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Article
May 1943

INCIDENCE OF VASOMOTOR RHINITIS DURING PREGNANCY

Author Affiliations

SAN MATEO, CALIF.

Arch Otolaryngol. 1943;37(5):699-709. doi:10.1001/archotol.1943.00670030713009
Abstract

The vasomotor congestion frequently observed during the last stages of pregnancy first attracted my attention to the relationship existing between nasal disturbances and conditions in the female reproductive system. My case histories are taken from 1,900 obstetric cases at the San Mateo Clinic. In a certain number of cases difficulty in breathing developed in the eighth or ninth month of pregnancy. In the large percentage of such cases the difficult breathing could not be explained entirely on the basis of interference with diaphragmatic movement and other mechanical causes. There appeared to be an actual primary nasal congestion.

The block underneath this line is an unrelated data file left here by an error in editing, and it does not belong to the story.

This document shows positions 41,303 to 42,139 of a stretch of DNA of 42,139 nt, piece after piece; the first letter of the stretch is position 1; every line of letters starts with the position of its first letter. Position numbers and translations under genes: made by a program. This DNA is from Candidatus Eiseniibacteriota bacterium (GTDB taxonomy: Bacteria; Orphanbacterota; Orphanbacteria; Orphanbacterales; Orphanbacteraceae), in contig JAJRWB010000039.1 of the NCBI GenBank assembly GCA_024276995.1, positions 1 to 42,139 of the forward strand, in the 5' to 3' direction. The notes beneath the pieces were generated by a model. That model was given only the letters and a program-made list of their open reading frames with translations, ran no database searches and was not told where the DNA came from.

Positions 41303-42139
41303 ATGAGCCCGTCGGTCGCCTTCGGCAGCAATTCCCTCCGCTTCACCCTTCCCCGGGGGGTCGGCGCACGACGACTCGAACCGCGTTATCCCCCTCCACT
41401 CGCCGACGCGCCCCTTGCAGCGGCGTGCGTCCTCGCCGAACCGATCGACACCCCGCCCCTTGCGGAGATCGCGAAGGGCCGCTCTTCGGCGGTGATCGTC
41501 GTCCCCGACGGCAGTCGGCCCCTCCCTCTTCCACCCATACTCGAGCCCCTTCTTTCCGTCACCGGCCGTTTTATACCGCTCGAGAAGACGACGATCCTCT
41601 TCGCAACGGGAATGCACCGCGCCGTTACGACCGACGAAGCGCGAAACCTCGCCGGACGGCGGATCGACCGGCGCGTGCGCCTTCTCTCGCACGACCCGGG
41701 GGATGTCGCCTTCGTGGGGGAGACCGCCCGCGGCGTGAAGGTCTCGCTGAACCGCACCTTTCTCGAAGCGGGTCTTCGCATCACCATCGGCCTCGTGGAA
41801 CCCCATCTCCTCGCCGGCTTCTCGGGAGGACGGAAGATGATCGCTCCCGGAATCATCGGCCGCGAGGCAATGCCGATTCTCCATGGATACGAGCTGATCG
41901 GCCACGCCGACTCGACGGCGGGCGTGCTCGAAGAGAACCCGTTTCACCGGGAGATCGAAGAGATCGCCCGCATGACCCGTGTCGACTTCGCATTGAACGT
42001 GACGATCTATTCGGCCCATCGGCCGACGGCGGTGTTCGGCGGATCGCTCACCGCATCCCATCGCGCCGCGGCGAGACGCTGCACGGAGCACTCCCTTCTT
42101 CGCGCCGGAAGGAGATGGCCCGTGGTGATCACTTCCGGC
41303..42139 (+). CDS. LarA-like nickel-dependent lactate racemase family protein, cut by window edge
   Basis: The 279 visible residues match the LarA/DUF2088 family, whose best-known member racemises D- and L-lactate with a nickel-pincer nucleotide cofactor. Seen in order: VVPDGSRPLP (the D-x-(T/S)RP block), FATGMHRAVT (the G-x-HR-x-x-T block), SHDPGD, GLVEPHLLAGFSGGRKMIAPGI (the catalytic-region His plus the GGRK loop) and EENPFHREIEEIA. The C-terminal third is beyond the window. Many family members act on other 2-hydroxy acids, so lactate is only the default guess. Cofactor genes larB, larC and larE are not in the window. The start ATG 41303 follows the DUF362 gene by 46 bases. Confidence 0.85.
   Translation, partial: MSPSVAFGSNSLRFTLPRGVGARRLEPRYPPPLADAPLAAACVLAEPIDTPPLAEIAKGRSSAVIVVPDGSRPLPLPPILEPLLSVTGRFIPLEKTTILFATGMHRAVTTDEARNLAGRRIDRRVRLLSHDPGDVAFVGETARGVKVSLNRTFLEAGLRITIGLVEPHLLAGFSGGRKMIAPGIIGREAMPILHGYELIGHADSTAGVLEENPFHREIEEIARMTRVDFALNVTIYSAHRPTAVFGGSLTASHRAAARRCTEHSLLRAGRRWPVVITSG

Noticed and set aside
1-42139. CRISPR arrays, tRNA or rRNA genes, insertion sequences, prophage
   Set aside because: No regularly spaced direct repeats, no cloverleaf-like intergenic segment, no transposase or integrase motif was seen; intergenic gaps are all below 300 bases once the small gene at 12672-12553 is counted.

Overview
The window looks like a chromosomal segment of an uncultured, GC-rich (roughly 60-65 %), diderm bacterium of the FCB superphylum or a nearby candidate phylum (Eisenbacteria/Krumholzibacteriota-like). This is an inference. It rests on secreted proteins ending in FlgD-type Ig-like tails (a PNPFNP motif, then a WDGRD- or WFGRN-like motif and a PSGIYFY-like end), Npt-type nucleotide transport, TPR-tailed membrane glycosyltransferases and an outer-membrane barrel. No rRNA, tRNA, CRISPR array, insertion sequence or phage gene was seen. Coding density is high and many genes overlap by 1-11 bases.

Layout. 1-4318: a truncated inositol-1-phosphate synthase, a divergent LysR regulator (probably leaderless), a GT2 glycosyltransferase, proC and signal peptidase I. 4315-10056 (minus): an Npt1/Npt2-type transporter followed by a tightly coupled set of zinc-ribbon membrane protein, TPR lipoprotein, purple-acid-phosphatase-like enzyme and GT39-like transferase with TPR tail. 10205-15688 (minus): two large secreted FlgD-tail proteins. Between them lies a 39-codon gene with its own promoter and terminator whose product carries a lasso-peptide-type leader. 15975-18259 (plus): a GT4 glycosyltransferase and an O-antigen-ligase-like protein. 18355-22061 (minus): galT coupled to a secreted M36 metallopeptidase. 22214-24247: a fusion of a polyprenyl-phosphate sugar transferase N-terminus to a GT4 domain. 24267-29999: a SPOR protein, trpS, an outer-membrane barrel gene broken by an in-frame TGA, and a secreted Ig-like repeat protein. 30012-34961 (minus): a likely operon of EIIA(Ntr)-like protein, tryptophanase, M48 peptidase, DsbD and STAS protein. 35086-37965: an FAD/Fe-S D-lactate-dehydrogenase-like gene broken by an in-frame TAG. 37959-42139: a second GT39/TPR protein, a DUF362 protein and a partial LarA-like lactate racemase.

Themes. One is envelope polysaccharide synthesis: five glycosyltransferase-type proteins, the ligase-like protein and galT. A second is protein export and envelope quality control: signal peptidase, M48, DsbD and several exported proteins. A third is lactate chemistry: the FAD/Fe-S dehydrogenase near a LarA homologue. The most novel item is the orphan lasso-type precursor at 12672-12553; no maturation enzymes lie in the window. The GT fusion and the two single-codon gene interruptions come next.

This condition of nasal congestion is seen sufficiently frequently during late pregnancy that the obstetrician usually assures the sufferer that her discomfort is a temporary and almost physiologic development of pregnancy which will not require the services of an otolaryngologist. But the condition varies greatly according to the individual patient. In some cases

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